Chickens For Meat? - Cost/Breed/Feed?

Do you keep livestock? Having any problems? Want to talk about it, whether it be sheep, goats, chickens, pigs, bees or llamas, here is your place to discuss.
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Thomzo
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Re: Chickens For Meat? - Cost/Breed/Feed?

Post: #116021 Thomzo
Tue Jul 22, 2008 6:12 am

Yikes
My bantam chicks hatched on first and second of July. that's three weeks ago now and they still look like chicks. They certainly aren't halfway to those birds. What am I doing wrong? The older one is about twice the size of the younger one despite only a day between them. I make sure their food and water is always topped up but turned the lamp off after two weeks. Was that too early?

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Re: Chickens For Meat? - Cost/Breed/Feed?

Post: #116103 Odsox
Tue Jul 22, 2008 2:26 pm

I shouldn't worry too much Zoe
All chicks take a few weeks to get going.
Also of course Bantams and other non hybrid breeds will never grow as fast as the ones talked about in this thread.
16 weeks is old age for a meat pullet, but teen age for a Bantam.
Tony

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Re: Chickens For Meat? - Cost/Breed/Feed?

Post: #116235 ainslie
Wed Jul 23, 2008 1:14 pm

are you permitted to sell the chickens you grow to other people? We raise enough extra birds, red-veal, and pork to sell to other people and this covers the cost of the meats we keep for ourselves (as well as the costs of raising them)...It doesn't pay me for my labour though! yet!:lol:

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Re: Chickens For Meat? - Cost/Breed/Feed?

Post: #119235 PoultryMan
Wed Aug 13, 2008 12:27 pm

We raise free range turkeys and chickens for the table here in Essex. Always happy to set people up, provide birds etc. We do also eat excess cockerels that we hatch, but these take many months to rear and still have little meat. Whereas the specific meat birds we have (Hubbards or Cotswold Whites) are table ready in 10 or 12 weeks. We also have turkeys which will be ready for Christmas too!
Thanks
Stewart

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Re: Chickens For Meat? - Cost/Breed/Feed?

Post: #233558 lex spencer
Sun May 29, 2011 8:58 am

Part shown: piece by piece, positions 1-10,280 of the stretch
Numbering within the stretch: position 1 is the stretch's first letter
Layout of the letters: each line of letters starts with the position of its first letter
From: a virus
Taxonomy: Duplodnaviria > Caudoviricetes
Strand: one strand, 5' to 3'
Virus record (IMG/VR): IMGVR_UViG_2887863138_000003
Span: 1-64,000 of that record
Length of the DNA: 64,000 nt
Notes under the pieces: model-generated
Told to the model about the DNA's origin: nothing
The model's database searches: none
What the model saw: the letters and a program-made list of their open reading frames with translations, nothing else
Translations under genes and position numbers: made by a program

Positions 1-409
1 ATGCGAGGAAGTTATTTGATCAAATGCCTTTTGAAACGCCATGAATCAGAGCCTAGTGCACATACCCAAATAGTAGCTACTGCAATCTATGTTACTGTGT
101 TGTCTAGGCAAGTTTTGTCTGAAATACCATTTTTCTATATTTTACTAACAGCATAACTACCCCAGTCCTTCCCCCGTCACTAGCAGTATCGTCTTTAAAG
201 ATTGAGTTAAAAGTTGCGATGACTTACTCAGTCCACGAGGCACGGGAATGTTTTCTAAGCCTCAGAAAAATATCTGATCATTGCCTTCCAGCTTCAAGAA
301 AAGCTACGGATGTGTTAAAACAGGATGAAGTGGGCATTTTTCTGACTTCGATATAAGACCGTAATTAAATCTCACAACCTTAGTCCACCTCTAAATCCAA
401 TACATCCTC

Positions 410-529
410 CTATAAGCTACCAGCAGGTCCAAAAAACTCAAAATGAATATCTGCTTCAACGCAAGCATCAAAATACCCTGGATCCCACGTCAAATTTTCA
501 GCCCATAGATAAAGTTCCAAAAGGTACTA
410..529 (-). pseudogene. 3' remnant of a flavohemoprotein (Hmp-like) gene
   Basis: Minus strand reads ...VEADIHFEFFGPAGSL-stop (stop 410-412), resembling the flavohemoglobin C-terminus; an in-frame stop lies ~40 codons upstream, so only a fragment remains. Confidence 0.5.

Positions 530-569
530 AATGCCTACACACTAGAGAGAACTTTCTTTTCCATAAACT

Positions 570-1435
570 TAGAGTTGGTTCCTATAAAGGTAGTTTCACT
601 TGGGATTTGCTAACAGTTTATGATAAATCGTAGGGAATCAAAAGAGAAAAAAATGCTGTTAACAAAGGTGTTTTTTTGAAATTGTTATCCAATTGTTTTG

I realise this is an older posting however I thought I would share my experiances with everyone including those that may happen upon it in the future. It is true that if you purchase broilers/day old chicks and feed them commercial feed you will never grow out the chicks to be cheaper of comparable in price to a store brought chook. The first batch of day olds I purchased for $2.50AU ended up costing approx $60AU ea bird to get them to a decent table weight at 9 months old. Obviously this is pointless to do so I opted to keep the chooks and fortunately out of 25 chicks only 5 were cockerals, the rest were hens. Whilst not being spectacular layers they were not terrible either so I managed to collect about 100 eggs for eating from each bird as well as collecting about 30 eggs from each hen for incubating. Being commercial hybrid broilers I knew they were not going to be the best for breeding if I put the hybrid roosters with the hybrid hens so I put a Australorp which is a dual purpose breed over the hybrid hens, the eggs I collected for incubation had a 90% hatch rate and I ended up with 50/50 pullets and cockerals, To save on feed cost which is the biggest killer when raising chooks for the table I opted to free range the cockerals in a pen 5mx5m, as I was expecting chicks for this pen I planted lucerne seed to grow as the green feed over which I streched chicken wire to prevent the chooks scratching up the lucerne and turning the pen into a dust bowl. To supplement the green feed of lucerne which is high in protien I feed the cockerals a whole assortment of vegie scraps from the garden as well as collecting slugs & snails, when I didnt have much in the way of scraps I asked at the local produce merchant/grocer for their waste, I provided them with a wheely bin and asked for clean waste, ie vegie off cuts, old produce and breads. This worked out well as the retailers would normally have to pay for their removal by a waste disposal company. So my only real cost was for chick starter for the first 5 weeks and a couple of bags of scratch mix to supplement the green feeds. I also have a large worm farm where I compost garden waste not suitable for the chooks so I have a good supply of fresh earth worms to feed once a week to the chooks. So the result was that these 2nd generation hybrid chicks (90 in total) cost me about $3AU (includes power cost to incubate/brood chicks, water and feed cost)ea to raise to table weight and I had started processing chooks from 12 weeks old onwards (in batches of 10) with the last lot being processed at 30 weeks old, the older birds were huge and enough to make either 4 meals or feed 8 adults and the flavour was sensational. I will definately continue raising my own x-bred chicks for meat and I would reccomend people do them in batches of 50 plus and process a few at a time so you end up with meat to eat asap as well as chook to grow out to really tasty roasters. I also have the advantage of living on a 4acre farm so I have a bit more room to grow food for the chooks but there are plants/vegies/crops you can grow in an urban enviroment to supplement brought in feed for your chooks to refduce your feed cost. So while you will never grow them as chaep as commercial farmers it is possible with a little effort and time to grow them out for close to the same cost as purchasing them retail with the added benefit of getting a better tasting bird, a better quality bird, lots of free manure for a vegie patch or to sell to neighbours.